Are You Asking The Wrong People For Photography Marketing Advice?
When you need inspiration for new ideas to market your photography, who do you turn to?
Obviously, there are more than a few options:
- Go to Google and search for photography marketing strategies…
- Scour the many industry blogs, such as this one, to get the latest tips and ideas…
- Read the latest recommended business and marketing books…
- Ask questions in your favorite social media groups…
- Look at what your competitors are doing and try the same things…
Four of those five options are good, one is bad.
So bad, in fact, it could lead to the eventual failure of your photography business!
Last time we talked about avoiding the trap of marketing to yourself instead of the right people, and about discovering ways to identify your ideal photography clients.
Armed with the answers to the questions I gave you in the free download from that article, I trust you now have a much clearer idea of who it is you want to reach.
But, what should you do next?
Clearly, just knowing who your customers are won’t get them in front of your camera on its own, nor will it put money in the bank, will it?
Which is exactly why you need to market your photography directly to the group of people you identified, instead of everyone in the vain hope some of them will take the bait and bite.
Of course, it’s 99.9% likely you’re already doing at least some form of marketing.
But is it the right type of marketing?
Are the strategies and ideas you’re using designed to attract, connect with, and engage as many of your ideal photography clients as possible?
Or, are you seeing little or no results (like so many others out there), despite working your butt off 7 days a week, 18 hours a day?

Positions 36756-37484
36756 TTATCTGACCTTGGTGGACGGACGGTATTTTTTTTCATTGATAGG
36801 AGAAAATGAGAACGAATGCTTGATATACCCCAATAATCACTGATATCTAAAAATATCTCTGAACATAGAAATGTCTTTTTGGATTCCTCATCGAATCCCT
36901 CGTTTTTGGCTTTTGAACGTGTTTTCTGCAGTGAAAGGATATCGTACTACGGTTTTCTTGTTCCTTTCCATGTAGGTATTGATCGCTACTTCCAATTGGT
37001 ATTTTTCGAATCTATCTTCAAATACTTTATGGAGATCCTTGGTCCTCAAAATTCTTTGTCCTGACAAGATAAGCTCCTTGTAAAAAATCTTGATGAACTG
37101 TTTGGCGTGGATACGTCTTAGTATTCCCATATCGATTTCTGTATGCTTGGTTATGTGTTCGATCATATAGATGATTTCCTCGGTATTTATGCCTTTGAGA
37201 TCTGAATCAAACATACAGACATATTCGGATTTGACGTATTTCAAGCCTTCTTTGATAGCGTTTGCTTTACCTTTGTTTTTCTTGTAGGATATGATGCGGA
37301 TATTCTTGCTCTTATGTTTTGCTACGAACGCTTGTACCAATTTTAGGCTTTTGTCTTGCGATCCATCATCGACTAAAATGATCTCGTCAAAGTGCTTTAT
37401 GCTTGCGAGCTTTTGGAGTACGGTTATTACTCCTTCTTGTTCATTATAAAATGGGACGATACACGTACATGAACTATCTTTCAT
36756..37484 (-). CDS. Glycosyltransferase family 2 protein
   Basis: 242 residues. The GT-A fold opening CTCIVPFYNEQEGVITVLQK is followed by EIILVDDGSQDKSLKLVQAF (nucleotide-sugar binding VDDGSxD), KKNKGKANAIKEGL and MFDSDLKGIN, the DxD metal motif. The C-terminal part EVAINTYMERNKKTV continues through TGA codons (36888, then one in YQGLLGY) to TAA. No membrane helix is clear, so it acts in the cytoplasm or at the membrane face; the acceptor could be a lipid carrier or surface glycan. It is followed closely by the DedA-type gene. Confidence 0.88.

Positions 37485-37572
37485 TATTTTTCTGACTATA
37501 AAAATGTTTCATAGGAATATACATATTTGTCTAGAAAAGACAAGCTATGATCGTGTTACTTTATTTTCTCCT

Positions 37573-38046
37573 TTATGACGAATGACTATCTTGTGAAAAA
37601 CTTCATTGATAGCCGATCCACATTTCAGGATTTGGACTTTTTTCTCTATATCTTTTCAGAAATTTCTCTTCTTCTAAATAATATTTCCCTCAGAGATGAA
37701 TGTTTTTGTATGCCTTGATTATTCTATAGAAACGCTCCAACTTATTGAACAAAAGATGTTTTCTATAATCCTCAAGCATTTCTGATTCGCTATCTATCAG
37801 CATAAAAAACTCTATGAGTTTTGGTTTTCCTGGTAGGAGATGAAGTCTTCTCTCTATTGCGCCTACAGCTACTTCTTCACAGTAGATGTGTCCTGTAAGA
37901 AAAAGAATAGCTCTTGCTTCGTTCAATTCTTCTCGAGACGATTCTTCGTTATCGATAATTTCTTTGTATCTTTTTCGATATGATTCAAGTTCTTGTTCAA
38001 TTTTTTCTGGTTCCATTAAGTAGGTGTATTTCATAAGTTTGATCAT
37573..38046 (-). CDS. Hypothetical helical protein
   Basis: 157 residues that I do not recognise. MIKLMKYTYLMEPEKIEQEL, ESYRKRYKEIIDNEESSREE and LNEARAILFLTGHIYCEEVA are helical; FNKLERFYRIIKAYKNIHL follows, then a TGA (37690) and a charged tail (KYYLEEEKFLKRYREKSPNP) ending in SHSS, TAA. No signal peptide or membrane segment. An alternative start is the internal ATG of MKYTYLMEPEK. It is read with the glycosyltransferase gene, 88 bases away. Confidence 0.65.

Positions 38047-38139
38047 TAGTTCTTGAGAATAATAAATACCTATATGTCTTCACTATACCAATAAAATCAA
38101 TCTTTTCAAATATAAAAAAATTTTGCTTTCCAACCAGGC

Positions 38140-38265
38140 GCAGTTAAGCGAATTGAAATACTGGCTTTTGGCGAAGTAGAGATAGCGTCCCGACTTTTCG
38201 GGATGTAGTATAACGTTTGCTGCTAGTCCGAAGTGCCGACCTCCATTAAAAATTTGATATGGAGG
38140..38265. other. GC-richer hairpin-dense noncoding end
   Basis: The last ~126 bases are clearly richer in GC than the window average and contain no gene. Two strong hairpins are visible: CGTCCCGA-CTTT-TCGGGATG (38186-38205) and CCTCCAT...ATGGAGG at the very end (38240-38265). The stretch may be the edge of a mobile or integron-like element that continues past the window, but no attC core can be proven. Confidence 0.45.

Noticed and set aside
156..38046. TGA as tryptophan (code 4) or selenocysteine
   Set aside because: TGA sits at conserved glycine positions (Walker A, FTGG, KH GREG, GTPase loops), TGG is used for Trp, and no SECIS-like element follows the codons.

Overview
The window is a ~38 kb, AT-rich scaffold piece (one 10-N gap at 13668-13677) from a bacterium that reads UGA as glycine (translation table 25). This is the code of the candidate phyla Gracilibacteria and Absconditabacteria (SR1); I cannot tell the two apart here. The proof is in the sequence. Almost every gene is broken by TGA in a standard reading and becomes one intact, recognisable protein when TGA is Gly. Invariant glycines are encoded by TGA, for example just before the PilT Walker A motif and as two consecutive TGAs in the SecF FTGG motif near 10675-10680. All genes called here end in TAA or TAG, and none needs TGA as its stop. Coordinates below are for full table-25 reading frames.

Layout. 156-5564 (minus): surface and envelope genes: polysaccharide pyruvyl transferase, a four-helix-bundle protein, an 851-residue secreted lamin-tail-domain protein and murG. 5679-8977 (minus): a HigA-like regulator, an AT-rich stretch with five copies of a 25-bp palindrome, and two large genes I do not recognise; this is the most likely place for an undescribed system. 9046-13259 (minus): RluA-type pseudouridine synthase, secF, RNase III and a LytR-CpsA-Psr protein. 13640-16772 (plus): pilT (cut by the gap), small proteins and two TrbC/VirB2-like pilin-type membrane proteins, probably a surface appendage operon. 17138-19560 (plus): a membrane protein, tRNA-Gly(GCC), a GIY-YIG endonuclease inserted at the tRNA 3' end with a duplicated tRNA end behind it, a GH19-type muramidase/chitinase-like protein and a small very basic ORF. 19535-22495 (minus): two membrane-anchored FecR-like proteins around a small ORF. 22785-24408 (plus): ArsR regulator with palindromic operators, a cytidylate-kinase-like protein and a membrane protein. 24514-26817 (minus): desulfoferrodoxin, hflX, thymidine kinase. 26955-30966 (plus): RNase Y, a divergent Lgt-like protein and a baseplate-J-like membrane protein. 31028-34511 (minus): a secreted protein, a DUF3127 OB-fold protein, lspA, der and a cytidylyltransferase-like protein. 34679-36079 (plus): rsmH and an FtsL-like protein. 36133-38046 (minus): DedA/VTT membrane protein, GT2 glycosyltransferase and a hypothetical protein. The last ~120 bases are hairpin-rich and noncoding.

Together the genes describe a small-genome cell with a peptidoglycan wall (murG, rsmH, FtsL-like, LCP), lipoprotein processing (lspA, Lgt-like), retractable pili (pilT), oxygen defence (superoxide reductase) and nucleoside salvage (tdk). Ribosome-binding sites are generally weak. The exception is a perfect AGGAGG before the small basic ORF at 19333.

If it’s the latter, you’ll get a lot from this, which is the first in a new 3-part series on how to entice your desired prospects into your marketing system and then guide them onto the path where they will eventually become an actual paying client.
5 Ways Popular Marketing Can Kill Your Photography Career
Where do you get photography marketing ideas when you're stuck? Copying popular marketing methods may be a bad idea, but here's what you can do instead...
Some Photography Marketing Ideas Are Best Avoided
Before we jump into what you should be doing, I believe it’s important to know what you ought to avoid doing when it comes to getting the word out about your photography studio.
So that’s what we’ll be talking about today – the 5 reasons why the most popular marketing ideas could end your photography career.
Sounds kind of dramatic and alarmist, I know, but the reality is you actually could be hurting your life as a professional photographer without even realizing it.
In no particular order of importance, here are the 5 major warning signs you should watch out for when looking at what other photographers are doing with their marketing, and then trying to apply those same ideas to your own business without proper consideration.
#1: Most Photographers Are Struggling
It’s a fact.
The vast majority of working photographers are having the hardest time achieving success (“success” being how they define it for themselves, of course).
Certainly, no one is making any kind of secret out of this.
Just visit any one of the hundreds of photography-focused Facebook groups, for example, and you’ll see the evidence laid out in front of you.
Almost every other post or discussion is a cry for help in one form or another.
Sometimes, the photographer is ripping their own hair out in frustration and simply doesn’t know what to try next, so they ask for what everyone else is doing, only to try it and have it blow up in their face.
Other times, we see the unpleasant results of marketing that actually worked, but in a way gone bad.
For example, a photographer managed to get clients, which I’m sure felt like a great thing until they ended up regretting it and wishing they’d never come along in the first place!
In many such cases, these undesirable clients cause so many problems and waste so much of the photographer’s time that the photographer is almost driven crazy by the sheer aggravation of dealing with it.
Worse still, resolving the situation often comes at the expense of properly servicing the rest of their clients.
Who wants to be in that nightmare situation?
Not you, I’m sure!
The message here is obviously to think twice before blindly copying those popular marketing methods without properly evaluating them first.
#2: You And Your Ideal Clients Are Unique